John Higgins on William Blake
On Thursday 22 October the Gordon Institute for Performing and Creative Arts (GIPCA) Great Texts Big Questions lecturer is John Higgins a highly respected Professor of English Language and Literature at the University of Cape Town (UCT) who will discuss a lyric by William Blake "Never seek to tell thy love love that never told can be." Higgins will show how readings of a single poem can also serve to exemplify some of the main intellectual and analytic currents of the past forty years including
Mamphela Ramphele on Knowledge in the Blood by Jonathan Jansen
On Thursday 1 October the Gordon Institute for Performing and Creative Arts GIPCA Great Texts Big Questions lecture will be Mamphela Ramphele who will discuss "To what extent has our transformation process embraced the intimate in public discourse." The suggested background reading is Jonathan Jansen's "Knowledge in the Blood." Mamphela Ramphele, former ViceChancellor of UCT and director of the World Bank, is an academic author and medical doctor. Her involvement in political activism and academ
The CU Online Handbook
Do you currently teach online? Have you thought about teaching online but for some reason haven’t done it yet? Here at CU Online, we believe in the power of online learning. Whether you currently teach online or you are thinking about doing it in the future, we are here to help you sort through this process and we hope that this handbook might help you along the way. The boundaries between traditional face-to-face courses and completely online courses are beginning to blur. Therefore, as we mo
Lesson 66 – Coffee Break Spanish
One of the best ways to make progress in a language is to use the language with native speakers and to check your understanding by asking them for feedback. In lesson 66 you’ll put what you’ve been learning recently into practice by asking ¿lo he dicho bien? and other phrases using the perfect tense. Members’ Materials [..
The Will of the People
What did the founders really intend for our democracy? Political Science Professor Quentin Kidd talks about how the government was built and how Americans have adapted it.Author(s):
Peace Corps Symposium I: International Service — Overview of the Current Landscape
University of Michigan 50th Anniversary Peace Corps Celebration Moderator: Lex Rieffel, Nonresident Senior Fellow, Global Development and Economy Program, Brookings Institution 1.Stanley S. Litow, President, IBM International Foundation and Vice President for Corporate Citizenship 2.Michelle Nunn, CEO, Points of Light Institute, Co-Founder HandsOn Network 3.Steven C. Rosenthal, Executive Director, Cross Cultural Solutions, and CEO, Building Bridges Coalition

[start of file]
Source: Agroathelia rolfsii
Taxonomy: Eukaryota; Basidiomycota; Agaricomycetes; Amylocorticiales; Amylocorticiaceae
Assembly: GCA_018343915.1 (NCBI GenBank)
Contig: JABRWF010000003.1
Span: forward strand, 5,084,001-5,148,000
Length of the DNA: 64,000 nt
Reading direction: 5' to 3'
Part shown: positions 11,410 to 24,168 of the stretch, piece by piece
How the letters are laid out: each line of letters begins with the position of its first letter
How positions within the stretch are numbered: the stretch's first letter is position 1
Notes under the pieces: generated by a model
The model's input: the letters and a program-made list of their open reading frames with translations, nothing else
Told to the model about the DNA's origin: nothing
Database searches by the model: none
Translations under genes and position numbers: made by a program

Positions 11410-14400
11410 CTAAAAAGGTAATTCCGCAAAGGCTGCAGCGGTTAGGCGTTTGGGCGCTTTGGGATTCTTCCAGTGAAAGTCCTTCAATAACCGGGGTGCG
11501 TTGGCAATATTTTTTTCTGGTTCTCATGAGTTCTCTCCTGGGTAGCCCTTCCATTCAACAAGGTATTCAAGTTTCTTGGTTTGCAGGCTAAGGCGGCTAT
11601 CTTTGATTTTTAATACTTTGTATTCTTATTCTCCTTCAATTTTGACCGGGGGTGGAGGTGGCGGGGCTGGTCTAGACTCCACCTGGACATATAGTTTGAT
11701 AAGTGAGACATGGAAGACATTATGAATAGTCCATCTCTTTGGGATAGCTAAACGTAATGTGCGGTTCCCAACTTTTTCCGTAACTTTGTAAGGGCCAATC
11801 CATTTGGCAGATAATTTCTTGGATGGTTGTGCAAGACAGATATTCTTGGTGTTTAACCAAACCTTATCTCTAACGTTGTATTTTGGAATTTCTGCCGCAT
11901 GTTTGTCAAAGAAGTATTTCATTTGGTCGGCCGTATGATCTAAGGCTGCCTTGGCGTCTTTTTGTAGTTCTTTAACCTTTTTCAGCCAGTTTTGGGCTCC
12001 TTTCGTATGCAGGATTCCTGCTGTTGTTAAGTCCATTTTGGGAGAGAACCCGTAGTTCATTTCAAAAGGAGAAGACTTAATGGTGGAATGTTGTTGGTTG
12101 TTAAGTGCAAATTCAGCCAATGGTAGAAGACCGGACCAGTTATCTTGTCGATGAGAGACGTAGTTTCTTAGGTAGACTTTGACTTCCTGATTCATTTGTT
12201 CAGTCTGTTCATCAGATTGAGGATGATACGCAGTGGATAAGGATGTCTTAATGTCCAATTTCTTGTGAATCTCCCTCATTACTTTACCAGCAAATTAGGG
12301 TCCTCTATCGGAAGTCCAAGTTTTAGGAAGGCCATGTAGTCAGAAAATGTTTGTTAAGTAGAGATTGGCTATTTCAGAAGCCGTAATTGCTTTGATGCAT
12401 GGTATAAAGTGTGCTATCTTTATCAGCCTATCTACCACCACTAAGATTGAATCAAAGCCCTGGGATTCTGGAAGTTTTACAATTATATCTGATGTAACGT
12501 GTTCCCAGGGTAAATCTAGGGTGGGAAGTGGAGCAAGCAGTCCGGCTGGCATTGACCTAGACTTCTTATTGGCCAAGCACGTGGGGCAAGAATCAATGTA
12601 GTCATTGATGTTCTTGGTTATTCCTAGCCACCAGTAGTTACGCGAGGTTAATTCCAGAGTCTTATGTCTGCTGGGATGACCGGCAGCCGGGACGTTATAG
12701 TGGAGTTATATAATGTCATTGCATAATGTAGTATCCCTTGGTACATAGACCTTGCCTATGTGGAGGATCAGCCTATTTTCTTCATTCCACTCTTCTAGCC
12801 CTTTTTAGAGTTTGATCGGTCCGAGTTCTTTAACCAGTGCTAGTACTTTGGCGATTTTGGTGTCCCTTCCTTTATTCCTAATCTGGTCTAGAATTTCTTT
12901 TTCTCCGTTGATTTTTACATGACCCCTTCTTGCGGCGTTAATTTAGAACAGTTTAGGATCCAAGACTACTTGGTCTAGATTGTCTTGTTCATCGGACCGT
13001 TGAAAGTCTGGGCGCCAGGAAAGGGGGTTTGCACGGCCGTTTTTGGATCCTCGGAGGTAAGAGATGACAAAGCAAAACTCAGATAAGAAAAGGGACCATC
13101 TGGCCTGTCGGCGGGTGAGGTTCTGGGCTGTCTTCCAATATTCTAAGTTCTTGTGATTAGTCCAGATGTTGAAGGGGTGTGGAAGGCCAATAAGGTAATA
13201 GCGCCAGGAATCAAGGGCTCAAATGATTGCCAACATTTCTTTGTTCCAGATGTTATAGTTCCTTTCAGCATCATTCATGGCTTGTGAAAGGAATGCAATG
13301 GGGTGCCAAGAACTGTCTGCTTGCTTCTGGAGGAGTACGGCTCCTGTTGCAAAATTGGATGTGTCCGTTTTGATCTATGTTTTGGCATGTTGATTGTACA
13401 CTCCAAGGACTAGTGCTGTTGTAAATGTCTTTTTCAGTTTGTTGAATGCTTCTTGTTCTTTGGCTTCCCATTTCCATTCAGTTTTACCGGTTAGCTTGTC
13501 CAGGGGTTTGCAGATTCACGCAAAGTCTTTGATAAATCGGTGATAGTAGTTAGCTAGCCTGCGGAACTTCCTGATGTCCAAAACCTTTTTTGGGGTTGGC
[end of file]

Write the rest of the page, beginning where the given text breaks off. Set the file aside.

ПЛАН - КОНСПЕКТ УРОКА. ТРУД 8 КЛАСС
Power Point esitlus sisaldab tunnikava õmblustunni läbiviimiseks ning küsimusi õpitu kontrolliks. (vene keeles)
Tööde näited tööõpetuse tunniks, 5.-9. Klassile
Arvuti ainetunnis konkursitöö: Power Point esitlus tööde näidistest(vene keeles)
Dying to be a Martyr
The Middle East conflict and terrorism are issues we hear about almost daily in the news. This lesson will use video clips from WIDE ANGLE's 'Suicide Bombers' (2004), Internet sites, and primary sources to examine the roots of the Middle East conflict. The video contains interviews with young Palestinians who participated -- or intended to participate -- in suicide bombings. These young Palestinians share the personal, religious, political and emotional reasons behind their participation in thes
I'm Watching You 24/7
The post-Renaissance world saw the nation-state mature and confront the issue of how to control the lives of its citizens. Two models of political organization, democratic and authoritarian, gradually developed. During the twentieth century, as some nations granted individuals and groups more and more rights, ideology and modern technology enabled authoritarian governments to gain ever more control, until community interest dominated the individual and totalitarianism was born. Although Nazi Ger